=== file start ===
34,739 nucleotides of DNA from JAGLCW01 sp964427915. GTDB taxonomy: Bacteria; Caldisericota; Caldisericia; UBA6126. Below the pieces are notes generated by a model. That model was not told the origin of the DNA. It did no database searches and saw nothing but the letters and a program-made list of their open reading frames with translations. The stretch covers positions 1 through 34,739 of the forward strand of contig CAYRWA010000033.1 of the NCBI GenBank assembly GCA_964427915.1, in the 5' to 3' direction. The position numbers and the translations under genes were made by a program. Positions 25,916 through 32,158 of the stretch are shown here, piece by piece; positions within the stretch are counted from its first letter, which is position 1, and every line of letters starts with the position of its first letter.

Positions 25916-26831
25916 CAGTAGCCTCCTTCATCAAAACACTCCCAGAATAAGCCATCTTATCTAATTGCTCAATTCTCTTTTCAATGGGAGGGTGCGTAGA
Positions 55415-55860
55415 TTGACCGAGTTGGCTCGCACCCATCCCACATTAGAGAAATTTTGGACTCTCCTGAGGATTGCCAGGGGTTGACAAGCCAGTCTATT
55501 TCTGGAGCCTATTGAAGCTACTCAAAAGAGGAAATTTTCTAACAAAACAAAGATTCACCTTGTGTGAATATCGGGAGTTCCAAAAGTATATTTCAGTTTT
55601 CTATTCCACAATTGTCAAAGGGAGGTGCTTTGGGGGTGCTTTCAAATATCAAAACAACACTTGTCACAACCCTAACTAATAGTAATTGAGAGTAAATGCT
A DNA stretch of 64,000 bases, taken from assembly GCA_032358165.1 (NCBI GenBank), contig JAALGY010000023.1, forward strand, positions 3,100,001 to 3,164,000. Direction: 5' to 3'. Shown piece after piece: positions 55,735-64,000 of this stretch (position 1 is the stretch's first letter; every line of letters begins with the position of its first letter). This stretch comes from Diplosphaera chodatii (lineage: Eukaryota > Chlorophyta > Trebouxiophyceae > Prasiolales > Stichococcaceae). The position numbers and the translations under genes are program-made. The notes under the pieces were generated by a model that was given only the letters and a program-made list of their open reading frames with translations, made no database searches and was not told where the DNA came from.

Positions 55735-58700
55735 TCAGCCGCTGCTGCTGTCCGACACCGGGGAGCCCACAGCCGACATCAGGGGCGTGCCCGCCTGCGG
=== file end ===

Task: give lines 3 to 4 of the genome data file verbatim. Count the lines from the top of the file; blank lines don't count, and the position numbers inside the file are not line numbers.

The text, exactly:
25916 CAGTAGCCTCCTTCATCAAAACACTCCCAGAATAAGCCATCTTATCTAATTGCTCAATTCTCTTTTCAATGGGAGGGTGCGTAGA
Positions 55415-55860